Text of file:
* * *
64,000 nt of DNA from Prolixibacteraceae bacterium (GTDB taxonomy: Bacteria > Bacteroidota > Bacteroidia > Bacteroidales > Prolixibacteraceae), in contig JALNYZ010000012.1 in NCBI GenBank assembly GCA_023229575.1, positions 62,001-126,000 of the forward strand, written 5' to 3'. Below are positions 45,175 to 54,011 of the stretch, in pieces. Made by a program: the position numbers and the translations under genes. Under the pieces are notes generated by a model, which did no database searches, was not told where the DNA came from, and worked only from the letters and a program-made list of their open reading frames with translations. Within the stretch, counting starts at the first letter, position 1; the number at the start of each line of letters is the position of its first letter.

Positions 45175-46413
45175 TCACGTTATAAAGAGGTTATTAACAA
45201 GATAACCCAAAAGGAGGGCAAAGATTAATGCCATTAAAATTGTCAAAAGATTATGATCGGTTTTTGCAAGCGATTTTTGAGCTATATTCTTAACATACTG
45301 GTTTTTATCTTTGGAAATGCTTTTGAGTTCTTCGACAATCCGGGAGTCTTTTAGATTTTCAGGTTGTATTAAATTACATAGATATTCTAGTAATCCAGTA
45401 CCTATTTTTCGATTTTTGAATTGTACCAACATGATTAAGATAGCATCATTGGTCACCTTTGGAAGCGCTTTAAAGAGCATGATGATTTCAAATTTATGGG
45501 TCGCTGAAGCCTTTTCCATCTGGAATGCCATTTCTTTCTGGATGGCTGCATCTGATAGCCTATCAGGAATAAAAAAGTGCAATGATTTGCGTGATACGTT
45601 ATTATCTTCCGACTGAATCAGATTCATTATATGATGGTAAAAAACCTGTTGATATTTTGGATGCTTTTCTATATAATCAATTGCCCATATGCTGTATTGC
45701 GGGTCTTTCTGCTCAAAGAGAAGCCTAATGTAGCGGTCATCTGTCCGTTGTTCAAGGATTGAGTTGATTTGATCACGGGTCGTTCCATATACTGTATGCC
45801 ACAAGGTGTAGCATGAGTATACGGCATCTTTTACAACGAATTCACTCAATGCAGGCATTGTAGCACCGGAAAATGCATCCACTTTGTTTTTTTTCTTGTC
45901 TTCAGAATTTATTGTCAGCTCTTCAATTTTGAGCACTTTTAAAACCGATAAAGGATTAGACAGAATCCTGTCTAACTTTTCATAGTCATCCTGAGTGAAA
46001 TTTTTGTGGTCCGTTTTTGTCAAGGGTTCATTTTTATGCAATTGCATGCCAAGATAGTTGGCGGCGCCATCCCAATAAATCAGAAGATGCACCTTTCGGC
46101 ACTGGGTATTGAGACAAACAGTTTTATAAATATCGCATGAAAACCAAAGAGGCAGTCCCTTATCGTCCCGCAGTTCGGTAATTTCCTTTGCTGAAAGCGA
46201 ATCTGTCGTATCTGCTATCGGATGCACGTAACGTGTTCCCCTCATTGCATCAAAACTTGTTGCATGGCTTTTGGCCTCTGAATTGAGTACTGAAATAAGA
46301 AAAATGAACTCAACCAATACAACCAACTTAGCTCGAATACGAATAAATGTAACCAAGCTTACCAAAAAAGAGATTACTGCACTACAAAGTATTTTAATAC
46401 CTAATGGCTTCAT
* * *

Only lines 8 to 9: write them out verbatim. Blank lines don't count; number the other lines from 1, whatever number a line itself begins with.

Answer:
45601 ATTATCTTCCGACTGAATCAGATTCATTATATGATGGTAAAAAACCTGTTGATATTTTGGATGCTTTTCTATATAATCAATTGCCCATATGCTGTATTGC
45701 GGGTCTTTCTGCTCAAAGAGAAGCCTAATGTAGCGGTCATCTGTCCGTTGTTCAAGGATTGAGTTGATTTGATCACGGGTCGTTCCATATACTGTATGCC